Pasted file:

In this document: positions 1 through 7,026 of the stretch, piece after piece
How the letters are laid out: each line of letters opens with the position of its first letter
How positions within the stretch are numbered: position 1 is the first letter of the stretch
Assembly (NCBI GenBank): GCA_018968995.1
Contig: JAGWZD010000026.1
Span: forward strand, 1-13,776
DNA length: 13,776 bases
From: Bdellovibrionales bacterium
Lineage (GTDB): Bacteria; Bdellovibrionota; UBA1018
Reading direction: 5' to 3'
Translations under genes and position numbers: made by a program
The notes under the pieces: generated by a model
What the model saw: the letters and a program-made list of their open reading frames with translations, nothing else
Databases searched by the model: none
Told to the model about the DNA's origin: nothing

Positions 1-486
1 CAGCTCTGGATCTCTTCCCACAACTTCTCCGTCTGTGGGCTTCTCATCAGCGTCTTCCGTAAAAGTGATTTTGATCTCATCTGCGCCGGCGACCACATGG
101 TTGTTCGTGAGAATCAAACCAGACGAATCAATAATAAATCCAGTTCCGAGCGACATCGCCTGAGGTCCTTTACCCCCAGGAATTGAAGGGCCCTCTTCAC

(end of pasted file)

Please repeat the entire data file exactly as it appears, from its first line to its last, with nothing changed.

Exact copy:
In this document: positions 1 through 7,026 of the stretch, piece after piece
How the letters are laid out: each line of letters opens with the position of its first letter
How positions within the stretch are numbered: position 1 is the first letter of the stretch
Assembly (NCBI GenBank): GCA_018968995.1
Contig: JAGWZD010000026.1
Span: forward strand, 1-13,776
DNA length: 13,776 bases
From: Bdellovibrionales bacterium
Lineage (GTDB): Bacteria; Bdellovibrionota; UBA1018
Reading direction: 5' to 3'
Translations under genes and position numbers: made by a program
The notes under the pieces: generated by a model
What the model saw: the letters and a program-made list of their open reading frames with translations, nothing else
Databases searched by the model: none
Told to the model about the DNA's origin: nothing

Positions 1-486
1 CAGCTCTGGATCTCTTCCCACAACTTCTCCGTCTGTGGGCTTCTCATCAGCGTCTTCCGTAAAAGTGATTTTGATCTCATCTGCGCCGGCGACCACATGG
101 TTGTTCGTGAGAATCAAACCAGACGAATCAATAATAAATCCAGTTCCGAGCGACATCGCCTGAGGTCCTTTACCCCCAGGAATTGAAGGGCCCTCTTCAC